The Payroll Blog
News, tips, and advice for small business owners
The 1,2,3 on Nanny Taxes
So you’ve hired your first nanny and now you want to know the 1,2,3 about the nanny tax. You don’t want to get that wrong! Sadly for busy moms, who don’t have time to worry about filing schedules and calculations, the nanny tax is a bit more complicated than 1,2,3. Here’s a quick overview for you.
What it is and who pays it?
Whether or not you'll need to pay it depends on a few factors. The Nanny Tax is essentially a "payroll tax" for household employees. There are some exceptions for parents. According to the IRS, you're exempt from paying the nanny tax and the Federal Unemployment tax if your nanny is your spouse or your child under age 21. Another exemption is if your nanny is under age 18 at any point during the year. (This is only an exemption for the nanny payroll tax - not unemployment and that is important!)
Each year there have been changes to the federal guidelines on household employees, so be sure to check it out. For 2014, if your nanny is paid more than $1900 in the year or more than $1000 in one quarter you will likely owe the nanny tax.
What do I do first?
You'll need an employee identification number (EIN), a nine digit number issued by the IRS. Note: This is NOT the same as a social security number. To apply for a number call 1-800-829-4933 or go to IRS.gov for more information.
It is also very important to verify that your nanny is legally eligible to work and ask her to fill out the IRS Form I-9 - it's required. You don't need to file it - but you'll have to keep it on hand while the nanny is in your employ and for 3 years afterward.
Who pays what exactly?
The nanny tax (household employment or payroll tax) is made up of Social Security and Medicare taxes. Here is how it works. Deduct Social Security and Medicare taxes from each paycheck. It is your responsibility to deduct 6.2% for Social Security and 1.45% for Medicare (additional 0.9% in Medicare Tax must be withheld on any wages paid to an employee in excess of $200,000). Some people actually create a separate bank account to hold tax funds. Matching is next - yes, you will have to match those funds you've withdrawn for every paycheck kicking in the same percentages from your own pocketbook.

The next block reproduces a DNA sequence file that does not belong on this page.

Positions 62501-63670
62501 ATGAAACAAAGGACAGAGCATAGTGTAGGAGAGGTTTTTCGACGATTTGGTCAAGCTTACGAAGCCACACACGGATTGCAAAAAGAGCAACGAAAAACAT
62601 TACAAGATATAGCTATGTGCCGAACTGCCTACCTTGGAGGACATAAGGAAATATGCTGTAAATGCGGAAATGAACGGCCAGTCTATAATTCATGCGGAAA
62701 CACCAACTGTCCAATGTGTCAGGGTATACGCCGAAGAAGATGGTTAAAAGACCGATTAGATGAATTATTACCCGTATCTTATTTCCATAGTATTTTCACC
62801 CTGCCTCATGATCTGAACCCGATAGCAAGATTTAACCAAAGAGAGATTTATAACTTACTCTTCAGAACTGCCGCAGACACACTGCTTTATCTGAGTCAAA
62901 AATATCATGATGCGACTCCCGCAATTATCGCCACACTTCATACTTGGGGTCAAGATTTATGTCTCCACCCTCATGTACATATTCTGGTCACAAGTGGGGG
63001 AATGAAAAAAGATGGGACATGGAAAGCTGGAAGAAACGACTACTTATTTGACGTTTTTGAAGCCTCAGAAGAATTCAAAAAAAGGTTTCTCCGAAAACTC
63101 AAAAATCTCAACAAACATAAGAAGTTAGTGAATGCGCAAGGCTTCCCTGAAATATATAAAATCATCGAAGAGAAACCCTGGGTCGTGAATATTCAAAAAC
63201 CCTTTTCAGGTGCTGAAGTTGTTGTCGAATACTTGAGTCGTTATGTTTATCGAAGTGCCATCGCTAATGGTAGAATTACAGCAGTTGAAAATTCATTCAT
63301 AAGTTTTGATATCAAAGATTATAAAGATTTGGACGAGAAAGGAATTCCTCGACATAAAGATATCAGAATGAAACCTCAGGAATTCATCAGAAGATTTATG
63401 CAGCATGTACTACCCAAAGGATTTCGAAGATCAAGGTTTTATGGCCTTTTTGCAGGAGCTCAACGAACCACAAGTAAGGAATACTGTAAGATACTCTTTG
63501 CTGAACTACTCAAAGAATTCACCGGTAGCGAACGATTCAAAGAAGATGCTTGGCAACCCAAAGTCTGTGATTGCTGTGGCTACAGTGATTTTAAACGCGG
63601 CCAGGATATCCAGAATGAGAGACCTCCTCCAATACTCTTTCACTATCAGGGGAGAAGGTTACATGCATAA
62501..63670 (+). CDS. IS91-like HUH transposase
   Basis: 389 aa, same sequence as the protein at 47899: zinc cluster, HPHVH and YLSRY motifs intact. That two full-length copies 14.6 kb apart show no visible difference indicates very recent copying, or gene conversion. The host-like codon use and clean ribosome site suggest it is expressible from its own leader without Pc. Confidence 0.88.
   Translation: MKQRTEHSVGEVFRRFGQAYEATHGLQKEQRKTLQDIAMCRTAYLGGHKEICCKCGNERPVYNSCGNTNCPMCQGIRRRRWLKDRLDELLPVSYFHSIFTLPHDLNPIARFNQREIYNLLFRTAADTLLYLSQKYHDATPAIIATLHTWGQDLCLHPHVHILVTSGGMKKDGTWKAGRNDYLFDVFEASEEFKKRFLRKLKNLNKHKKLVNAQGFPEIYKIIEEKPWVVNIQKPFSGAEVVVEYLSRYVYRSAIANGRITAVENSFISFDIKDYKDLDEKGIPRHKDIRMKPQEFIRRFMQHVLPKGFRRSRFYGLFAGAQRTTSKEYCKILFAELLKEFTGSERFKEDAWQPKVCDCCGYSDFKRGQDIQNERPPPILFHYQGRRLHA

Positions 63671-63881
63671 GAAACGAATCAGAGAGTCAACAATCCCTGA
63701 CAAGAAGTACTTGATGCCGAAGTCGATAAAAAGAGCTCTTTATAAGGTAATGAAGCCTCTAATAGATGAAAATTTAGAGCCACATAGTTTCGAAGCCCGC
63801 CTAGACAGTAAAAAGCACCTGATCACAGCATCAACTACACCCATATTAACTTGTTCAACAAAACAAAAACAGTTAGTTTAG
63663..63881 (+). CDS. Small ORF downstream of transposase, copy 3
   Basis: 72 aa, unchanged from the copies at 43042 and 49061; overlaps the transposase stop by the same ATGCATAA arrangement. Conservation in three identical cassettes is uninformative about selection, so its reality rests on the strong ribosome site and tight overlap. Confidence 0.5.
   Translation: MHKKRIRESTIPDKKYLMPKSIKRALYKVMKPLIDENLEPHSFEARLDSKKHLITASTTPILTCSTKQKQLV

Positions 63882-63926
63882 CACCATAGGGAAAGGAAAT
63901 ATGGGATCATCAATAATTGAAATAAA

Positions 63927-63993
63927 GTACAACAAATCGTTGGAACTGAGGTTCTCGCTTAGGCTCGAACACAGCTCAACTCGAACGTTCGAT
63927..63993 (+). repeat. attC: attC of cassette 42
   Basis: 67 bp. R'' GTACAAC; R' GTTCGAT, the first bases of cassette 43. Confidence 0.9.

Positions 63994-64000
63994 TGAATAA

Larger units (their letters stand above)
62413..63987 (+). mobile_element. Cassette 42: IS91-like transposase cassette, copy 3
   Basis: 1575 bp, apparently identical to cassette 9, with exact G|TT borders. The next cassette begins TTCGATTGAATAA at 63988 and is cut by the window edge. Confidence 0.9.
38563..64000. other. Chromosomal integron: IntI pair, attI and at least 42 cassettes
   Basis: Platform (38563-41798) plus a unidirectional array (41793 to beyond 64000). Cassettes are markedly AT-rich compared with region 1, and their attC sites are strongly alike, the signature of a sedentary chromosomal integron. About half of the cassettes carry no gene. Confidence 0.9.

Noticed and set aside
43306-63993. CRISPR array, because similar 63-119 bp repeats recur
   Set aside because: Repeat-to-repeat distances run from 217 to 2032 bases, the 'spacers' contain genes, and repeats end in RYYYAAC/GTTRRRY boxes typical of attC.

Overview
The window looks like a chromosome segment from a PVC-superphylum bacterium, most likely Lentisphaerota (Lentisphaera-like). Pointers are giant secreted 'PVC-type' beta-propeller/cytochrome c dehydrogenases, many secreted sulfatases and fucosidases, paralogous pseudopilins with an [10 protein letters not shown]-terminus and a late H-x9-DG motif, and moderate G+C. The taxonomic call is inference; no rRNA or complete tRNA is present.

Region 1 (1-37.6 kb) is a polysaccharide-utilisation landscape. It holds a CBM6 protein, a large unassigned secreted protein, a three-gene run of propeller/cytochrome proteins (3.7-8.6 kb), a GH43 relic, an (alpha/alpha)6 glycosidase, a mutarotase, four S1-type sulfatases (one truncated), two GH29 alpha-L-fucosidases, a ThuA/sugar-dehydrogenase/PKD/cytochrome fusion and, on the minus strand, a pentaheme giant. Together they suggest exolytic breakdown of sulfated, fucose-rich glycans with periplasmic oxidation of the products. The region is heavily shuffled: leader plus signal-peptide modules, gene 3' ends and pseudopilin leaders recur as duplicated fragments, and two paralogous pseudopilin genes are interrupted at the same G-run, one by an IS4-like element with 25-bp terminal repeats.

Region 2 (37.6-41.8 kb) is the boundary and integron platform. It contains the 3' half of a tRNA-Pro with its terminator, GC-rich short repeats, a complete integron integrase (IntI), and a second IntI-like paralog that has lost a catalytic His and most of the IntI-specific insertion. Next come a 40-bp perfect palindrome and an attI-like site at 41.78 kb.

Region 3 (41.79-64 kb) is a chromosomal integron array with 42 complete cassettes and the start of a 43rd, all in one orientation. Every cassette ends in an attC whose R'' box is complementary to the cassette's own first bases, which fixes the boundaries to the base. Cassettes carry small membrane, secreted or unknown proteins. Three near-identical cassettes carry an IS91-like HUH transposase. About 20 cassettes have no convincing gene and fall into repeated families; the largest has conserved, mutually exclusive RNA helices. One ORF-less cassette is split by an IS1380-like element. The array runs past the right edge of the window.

You'll also owe federal unemployment taxes (FUTA). If your nanny makes $1000 in any quarter, you'll have to pay FUTA. There are a few exceptions - if your nanny is a grandparent, your spouse or your own child under age 21. Otherwise, you'll pay 6% on your nanny's first $7,000 of wages. Be sure you don't deduct any of this from the nanny's paycheck now - this is your responsibility.
What needs to be filed and how does payment work?
You'll need to file a separate Form W-2 for each household employee you pay. You'll give Copies B, C and 2 to your employee by the end of January the following year. You'll send Copy A and Form W-3, Transmittal of Wage and Tax Statements to the Social Security Administration by the end of February the following year if you submit by mail. You get another month making the deadline March 31 if you file the W-2 electronically.
If you don't own your own business, you'll use Schedule H to report the employment taxes, filing this with your federal income tax return by April 15 of the following calendar year. The IRS permits you to make estimated tax payments to cover household employment taxes. You'll need to get Form 1040-ES, Estimated Tax for Individuals. This has payment vouchers with which you can make your payments by check or money order. If you want to pay electronically or by credit card, visit IRS.gov for instructions as the filing dates are different. Otherwise, when you file your federal income tax return you attach Schedule H and add the nanny taxes to your income tax. If you need more information, check out IRS Publication 926.
One important note if you are a small business owner: Be sure not to use Schedule H, instead the IRS allows you to file the Form 941 quarterly. Don't miss the deadlines either because there are penalties and fines for that! Deadlines are April 30, July 31, October 31 and January 31. FUTA can be paid by filing a Schedule H with your personal income tax returns.
Whatever you do, don't fail to file and pay. Not only is it the law, fines and penalties can really cost your family!
Yes it can be complicated!
There are various circumstances and important nuances in the law, it can be complicated. But it doesn't have to be, thanks to online services like SurePayroll.com that do all the calculations, pay your nanny via direct deposit and pay and file the taxes for you. You'll simply enter hours, preview and approve payroll...so in this case the Nanny Tax can be as easy as 1,2,3. SurePayroll also provides a signature ready Schedule H for you at year end.
Full disclosure - I work here so I know how easy we make it to do nanny payroll. But I want to caution, not all services do this - and not all services are easy and affordable - be sure to do your homework if you decide to use a service.